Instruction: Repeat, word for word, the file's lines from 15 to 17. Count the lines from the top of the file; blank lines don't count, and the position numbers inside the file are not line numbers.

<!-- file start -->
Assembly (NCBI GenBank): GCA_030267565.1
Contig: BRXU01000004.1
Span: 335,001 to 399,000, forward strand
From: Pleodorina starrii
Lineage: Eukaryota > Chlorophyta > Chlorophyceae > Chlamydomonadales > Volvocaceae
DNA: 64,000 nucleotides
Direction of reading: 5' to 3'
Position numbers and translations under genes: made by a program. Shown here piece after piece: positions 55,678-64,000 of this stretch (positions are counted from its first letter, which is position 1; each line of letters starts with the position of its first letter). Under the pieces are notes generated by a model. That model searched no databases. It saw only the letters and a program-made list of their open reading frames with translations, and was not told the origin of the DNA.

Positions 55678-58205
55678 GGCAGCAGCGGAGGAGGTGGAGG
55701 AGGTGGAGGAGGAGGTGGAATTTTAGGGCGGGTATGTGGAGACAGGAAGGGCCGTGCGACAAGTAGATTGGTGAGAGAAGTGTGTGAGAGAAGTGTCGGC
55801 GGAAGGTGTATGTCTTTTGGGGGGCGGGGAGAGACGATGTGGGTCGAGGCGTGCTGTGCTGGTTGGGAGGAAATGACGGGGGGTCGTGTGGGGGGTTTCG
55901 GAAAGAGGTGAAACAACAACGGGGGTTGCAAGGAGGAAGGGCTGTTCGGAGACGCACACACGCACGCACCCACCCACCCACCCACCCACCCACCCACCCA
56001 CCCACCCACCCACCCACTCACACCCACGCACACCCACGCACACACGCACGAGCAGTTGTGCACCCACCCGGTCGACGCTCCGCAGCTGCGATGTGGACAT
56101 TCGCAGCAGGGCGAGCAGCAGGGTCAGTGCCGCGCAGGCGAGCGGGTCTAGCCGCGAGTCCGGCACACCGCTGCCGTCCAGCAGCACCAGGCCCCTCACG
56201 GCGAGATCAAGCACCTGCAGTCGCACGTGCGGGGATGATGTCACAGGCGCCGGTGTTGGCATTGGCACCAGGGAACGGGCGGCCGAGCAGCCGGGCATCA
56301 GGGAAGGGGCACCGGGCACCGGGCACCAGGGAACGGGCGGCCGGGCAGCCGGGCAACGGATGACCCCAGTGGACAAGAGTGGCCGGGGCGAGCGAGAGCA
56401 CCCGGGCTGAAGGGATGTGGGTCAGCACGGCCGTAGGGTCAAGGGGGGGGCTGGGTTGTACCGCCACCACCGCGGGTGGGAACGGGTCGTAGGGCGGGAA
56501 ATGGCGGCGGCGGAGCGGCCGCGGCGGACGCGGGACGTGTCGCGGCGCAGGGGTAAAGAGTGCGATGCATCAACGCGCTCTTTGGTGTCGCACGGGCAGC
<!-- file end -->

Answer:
56101 TCGCAGCAGGGCGAGCAGCAGGGTCAGTGCCGCGCAGGCGAGCGGGTCTAGCCGCGAGTCCGGCACACCGCTGCCGTCCAGCAGCACCAGGCCCCTCACG
56201 GCGAGATCAAGCACCTGCAGTCGCACGTGCGGGGATGATGTCACAGGCGCCGGTGTTGGCATTGGCACCAGGGAACGGGCGGCCGAGCAGCCGGGCATCA
56301 GGGAAGGGGCACCGGGCACCGGGCACCAGGGAACGGGCGGCCGGGCAGCCGGGCAACGGATGACCCCAGTGGACAAGAGTGGCCGGGGCGAGCGAGAGCA